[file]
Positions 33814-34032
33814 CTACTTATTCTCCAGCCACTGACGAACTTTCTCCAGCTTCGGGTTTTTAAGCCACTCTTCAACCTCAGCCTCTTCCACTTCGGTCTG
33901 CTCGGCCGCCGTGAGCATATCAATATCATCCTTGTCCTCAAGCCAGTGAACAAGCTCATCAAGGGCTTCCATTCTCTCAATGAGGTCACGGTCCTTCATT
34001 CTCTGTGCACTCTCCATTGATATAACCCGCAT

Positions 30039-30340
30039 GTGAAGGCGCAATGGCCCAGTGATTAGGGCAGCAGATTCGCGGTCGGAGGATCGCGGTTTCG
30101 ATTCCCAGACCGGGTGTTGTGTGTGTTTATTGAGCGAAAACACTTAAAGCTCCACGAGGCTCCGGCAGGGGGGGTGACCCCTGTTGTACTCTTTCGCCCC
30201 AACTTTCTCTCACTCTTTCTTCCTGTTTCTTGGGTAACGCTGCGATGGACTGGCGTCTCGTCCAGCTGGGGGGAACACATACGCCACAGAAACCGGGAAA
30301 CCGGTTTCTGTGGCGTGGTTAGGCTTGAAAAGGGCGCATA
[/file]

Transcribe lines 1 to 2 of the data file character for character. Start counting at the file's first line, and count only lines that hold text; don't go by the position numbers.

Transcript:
Positions 33814-34032
33814 CTACTTATTCTCCAGCCACTGACGAACTTTCTCCAGCTTCGGGTTTTTAAGCCACTCTTCAACCTCAGCCTCTTCCACTTCGGTCTG